The other motive that I am aware of for Christians who claim to hate religion is the whole “no religion, just relationship” concept. I really do appreciate this concept for what it aims to do, which is emphasize that a relationship with Jesus, not a religious identity, is the answer to your problems. And it’s true! All the really matters is that you have a relationship with Jesus— that you admit that you need Him, invite Him to take charge of your life, and then live your life focusing on Him. But the thing is, as soon as you do that… you have a religion. It may not be what you thought a religion was, but it still is one. And there is nothing wrong with that!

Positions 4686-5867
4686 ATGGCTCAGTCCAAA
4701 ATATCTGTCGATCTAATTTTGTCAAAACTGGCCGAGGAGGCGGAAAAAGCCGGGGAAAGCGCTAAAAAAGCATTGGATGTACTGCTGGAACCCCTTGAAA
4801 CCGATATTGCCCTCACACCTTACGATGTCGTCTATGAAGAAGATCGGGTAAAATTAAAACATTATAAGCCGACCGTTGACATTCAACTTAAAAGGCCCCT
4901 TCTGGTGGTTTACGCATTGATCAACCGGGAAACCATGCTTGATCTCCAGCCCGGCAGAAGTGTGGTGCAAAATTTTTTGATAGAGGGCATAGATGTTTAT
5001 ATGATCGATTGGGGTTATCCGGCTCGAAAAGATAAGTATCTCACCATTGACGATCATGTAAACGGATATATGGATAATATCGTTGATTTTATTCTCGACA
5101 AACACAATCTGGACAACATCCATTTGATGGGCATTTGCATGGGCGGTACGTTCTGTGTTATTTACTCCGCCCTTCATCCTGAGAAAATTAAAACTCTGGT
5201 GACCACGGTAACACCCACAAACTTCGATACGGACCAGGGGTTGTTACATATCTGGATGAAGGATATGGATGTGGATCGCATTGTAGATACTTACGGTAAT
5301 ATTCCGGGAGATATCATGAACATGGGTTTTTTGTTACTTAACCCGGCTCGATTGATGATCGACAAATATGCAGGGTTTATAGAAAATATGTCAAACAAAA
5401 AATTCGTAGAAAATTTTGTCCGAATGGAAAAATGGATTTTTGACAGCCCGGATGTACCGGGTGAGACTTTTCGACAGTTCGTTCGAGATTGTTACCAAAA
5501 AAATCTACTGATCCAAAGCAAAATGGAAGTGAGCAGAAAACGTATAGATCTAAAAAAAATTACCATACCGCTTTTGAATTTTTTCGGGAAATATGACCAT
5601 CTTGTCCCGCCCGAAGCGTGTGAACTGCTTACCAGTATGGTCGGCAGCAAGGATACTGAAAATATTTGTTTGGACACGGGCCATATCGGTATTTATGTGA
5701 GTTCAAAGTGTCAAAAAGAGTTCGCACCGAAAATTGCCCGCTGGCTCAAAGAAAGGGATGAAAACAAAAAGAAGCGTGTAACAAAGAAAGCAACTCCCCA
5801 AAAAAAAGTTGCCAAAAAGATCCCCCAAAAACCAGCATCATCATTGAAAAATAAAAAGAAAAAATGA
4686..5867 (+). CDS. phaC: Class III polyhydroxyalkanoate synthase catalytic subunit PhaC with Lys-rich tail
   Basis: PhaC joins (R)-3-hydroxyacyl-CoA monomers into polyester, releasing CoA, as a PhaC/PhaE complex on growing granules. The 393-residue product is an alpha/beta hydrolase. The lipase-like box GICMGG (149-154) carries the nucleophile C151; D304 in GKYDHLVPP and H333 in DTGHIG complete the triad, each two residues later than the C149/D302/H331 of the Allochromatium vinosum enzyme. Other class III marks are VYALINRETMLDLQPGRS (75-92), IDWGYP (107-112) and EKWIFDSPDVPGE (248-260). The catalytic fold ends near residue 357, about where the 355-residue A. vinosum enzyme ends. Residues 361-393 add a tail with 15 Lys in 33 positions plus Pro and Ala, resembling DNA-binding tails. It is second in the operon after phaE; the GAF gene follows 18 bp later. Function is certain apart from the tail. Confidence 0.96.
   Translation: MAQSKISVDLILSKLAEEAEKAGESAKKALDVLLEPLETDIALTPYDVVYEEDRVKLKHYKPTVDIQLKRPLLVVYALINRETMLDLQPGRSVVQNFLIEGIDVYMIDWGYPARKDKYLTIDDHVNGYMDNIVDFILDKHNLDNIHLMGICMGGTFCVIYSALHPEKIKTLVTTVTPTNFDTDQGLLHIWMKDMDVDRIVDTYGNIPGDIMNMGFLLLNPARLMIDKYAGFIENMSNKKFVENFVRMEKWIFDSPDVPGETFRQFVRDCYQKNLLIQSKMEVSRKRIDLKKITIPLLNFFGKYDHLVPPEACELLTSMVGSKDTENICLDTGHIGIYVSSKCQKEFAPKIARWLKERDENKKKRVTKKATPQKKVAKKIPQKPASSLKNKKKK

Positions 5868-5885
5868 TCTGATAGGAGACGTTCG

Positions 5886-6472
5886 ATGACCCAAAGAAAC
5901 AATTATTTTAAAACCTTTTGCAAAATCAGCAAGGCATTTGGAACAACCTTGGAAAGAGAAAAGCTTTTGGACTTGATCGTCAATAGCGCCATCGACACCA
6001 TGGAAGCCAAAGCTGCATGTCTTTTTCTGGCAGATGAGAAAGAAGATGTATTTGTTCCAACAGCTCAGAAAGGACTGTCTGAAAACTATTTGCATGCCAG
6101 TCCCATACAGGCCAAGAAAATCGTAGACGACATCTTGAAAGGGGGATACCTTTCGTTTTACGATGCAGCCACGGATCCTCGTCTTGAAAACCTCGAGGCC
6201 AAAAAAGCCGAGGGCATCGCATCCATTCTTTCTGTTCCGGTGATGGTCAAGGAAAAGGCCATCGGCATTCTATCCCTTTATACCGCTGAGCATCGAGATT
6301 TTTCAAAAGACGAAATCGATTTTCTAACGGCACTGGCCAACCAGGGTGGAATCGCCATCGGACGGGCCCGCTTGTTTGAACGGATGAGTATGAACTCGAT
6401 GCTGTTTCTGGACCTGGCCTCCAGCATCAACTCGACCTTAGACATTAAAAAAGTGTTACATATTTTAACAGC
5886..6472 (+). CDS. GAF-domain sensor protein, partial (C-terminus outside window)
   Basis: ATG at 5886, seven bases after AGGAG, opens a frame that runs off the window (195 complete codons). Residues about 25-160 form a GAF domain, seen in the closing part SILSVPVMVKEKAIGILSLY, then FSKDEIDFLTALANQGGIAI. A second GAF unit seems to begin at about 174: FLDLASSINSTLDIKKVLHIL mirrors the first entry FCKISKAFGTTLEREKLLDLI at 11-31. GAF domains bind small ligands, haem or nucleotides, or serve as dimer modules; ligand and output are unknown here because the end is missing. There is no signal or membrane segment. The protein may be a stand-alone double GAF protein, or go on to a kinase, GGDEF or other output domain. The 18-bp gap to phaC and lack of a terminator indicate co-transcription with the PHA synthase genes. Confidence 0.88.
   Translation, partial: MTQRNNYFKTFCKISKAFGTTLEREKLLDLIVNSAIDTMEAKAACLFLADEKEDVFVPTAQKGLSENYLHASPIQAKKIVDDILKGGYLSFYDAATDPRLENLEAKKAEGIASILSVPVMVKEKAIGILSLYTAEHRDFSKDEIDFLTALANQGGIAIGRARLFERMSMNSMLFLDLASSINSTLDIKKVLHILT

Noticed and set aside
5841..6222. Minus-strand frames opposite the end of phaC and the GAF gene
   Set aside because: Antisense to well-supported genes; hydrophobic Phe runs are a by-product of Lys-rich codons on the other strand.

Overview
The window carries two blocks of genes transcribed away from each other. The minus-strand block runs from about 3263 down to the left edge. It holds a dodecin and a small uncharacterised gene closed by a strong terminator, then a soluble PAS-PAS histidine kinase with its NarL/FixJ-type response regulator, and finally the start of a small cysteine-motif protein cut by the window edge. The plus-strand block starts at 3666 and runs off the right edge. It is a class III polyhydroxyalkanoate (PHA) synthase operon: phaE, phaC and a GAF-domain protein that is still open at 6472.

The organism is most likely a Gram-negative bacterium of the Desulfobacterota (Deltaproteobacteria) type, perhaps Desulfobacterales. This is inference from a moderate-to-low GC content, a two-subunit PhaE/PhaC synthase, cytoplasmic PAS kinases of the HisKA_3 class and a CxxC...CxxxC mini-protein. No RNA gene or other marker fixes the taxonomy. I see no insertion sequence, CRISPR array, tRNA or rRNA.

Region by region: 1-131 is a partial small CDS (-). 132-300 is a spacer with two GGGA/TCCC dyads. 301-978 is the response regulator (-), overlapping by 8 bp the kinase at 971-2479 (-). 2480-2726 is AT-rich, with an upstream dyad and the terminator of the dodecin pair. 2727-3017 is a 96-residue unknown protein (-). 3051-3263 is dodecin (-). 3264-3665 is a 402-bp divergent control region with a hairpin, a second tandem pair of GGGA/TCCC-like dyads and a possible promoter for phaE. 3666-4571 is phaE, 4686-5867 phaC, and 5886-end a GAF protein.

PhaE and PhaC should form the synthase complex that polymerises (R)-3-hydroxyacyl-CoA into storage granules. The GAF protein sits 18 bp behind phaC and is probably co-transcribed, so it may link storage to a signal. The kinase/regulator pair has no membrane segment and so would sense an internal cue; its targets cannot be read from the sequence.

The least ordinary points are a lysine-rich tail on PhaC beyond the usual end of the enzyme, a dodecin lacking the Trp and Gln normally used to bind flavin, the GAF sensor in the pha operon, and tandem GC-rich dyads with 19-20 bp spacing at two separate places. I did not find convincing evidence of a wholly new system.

For me, my religion is my relationship with God through Jesus. I am a religious person, but I don’t let weird religious issues get in the way of being the person that God wants me to be— after all, Jesus sure didn’t! I mean what I say when I claim that I am a follower of Jesus; that is why I aim to live my life every day as Jesus did. Of course, I am quite terrible at it, which is why I need Him so desperately in the first place. But the point is, I try my best to live like He did, and from my studying and time spent with Him, I’ve come to believe that that means loving other people as best as I can. That is the true meaning of Christianity, and the reason why I have no problem identifying myself as a religious, Bible-thumping Jesus freak. =P